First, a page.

The rising adoption of AI has increased the risk of data misuse, making data ethics more relevant today. Council workers, elected councillors and the governance of each local authority need to be confident in their ethical data usage policies before they will approve innovative programmes like predictive analytics, AI and automation. This is because the risk and costs these initiatives going wrong can outweigh the reward.

While councils continue to digitise and transition to a data-led approach, they should ensure there is an effective data ethics programme in place, which includes:

  • Data ethics as a core value for accountability, from the leadership to the individual level.
  • User friendly presentation of privacy policies.
  • A responsible and explainable AI framework.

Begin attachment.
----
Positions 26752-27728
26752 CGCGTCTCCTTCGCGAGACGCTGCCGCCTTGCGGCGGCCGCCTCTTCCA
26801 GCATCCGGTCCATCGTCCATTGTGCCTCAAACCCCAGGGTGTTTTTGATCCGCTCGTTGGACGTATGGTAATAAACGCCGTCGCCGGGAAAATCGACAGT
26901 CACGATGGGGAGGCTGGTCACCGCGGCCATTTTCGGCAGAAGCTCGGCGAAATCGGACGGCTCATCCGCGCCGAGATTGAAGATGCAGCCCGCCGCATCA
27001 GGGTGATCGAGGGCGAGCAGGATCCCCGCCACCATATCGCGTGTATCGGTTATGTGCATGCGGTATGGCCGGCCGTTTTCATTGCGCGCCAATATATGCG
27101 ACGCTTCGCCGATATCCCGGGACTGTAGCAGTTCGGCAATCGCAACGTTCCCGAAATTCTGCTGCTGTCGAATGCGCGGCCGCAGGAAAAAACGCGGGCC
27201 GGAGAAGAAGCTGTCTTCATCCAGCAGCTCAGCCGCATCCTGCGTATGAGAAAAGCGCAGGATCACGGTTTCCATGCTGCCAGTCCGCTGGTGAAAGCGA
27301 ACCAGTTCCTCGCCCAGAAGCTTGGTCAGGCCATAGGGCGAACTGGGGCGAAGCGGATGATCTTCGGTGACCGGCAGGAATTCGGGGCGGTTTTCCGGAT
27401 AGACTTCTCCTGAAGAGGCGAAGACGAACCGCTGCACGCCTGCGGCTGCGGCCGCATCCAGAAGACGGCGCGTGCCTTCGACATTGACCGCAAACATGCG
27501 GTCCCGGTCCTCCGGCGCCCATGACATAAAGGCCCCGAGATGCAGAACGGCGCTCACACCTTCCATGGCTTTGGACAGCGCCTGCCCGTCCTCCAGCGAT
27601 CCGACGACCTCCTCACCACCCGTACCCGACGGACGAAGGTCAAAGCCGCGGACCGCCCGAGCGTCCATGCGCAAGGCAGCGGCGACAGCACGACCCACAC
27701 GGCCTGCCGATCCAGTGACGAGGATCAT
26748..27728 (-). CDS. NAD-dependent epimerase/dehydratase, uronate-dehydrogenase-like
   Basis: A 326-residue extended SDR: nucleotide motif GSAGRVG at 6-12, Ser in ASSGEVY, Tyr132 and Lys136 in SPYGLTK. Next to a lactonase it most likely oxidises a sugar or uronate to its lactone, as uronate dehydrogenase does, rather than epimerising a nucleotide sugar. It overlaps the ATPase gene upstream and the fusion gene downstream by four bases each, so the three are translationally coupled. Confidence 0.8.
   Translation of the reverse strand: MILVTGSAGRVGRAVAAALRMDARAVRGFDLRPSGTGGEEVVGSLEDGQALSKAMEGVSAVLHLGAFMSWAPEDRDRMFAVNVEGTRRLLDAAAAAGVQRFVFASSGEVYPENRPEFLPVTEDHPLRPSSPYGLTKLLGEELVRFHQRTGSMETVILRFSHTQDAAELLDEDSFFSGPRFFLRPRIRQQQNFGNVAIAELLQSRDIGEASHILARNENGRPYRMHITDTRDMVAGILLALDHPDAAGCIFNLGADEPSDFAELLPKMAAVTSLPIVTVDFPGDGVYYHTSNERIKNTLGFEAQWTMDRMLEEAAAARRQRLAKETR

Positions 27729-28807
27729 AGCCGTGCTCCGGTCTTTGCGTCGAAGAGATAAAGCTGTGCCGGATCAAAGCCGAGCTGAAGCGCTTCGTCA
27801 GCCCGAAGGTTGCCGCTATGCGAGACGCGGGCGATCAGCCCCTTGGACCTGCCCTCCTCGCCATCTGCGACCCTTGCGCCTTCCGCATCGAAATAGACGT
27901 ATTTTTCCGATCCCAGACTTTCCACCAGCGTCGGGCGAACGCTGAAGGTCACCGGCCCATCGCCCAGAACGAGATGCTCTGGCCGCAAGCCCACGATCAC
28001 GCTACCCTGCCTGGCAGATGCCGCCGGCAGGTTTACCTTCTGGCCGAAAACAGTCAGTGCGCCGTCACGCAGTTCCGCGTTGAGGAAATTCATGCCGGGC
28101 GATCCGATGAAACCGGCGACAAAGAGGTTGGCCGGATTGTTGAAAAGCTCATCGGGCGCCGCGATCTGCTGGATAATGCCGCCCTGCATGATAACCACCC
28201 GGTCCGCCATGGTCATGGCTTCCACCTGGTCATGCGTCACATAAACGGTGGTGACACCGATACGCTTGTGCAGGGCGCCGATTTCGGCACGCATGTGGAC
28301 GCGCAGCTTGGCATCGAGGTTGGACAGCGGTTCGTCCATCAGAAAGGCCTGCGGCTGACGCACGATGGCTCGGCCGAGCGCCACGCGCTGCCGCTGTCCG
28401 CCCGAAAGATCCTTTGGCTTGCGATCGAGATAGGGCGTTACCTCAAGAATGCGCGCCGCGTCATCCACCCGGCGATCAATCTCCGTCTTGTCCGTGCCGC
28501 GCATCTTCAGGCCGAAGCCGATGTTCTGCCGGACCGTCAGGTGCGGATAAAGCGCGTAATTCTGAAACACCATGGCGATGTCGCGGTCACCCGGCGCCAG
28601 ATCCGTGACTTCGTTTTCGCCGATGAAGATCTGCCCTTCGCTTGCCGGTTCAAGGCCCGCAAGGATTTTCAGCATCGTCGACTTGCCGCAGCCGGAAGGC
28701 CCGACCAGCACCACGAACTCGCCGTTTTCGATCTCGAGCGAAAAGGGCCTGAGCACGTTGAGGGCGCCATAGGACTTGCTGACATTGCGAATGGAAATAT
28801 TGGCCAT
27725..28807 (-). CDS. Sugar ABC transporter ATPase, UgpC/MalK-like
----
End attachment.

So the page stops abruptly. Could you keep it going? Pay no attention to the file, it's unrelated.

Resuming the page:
• Privacy and compliance frameworks that keep pace with regulations and laws.
  • Training programs relevant to business functions and data collected

Our society is fast-becoming data-led and the pace of progress is now lightning fast in most industries. As local authorities are often the primary interface between people and the most critical social areas (housing, schooling, transport, health and social care), it’s essential that they become data-led, so they can also increase the speed of progress to the benefit of their residents.

Ved Sen is digital evangelist at Tata Consultancy Services (TCS)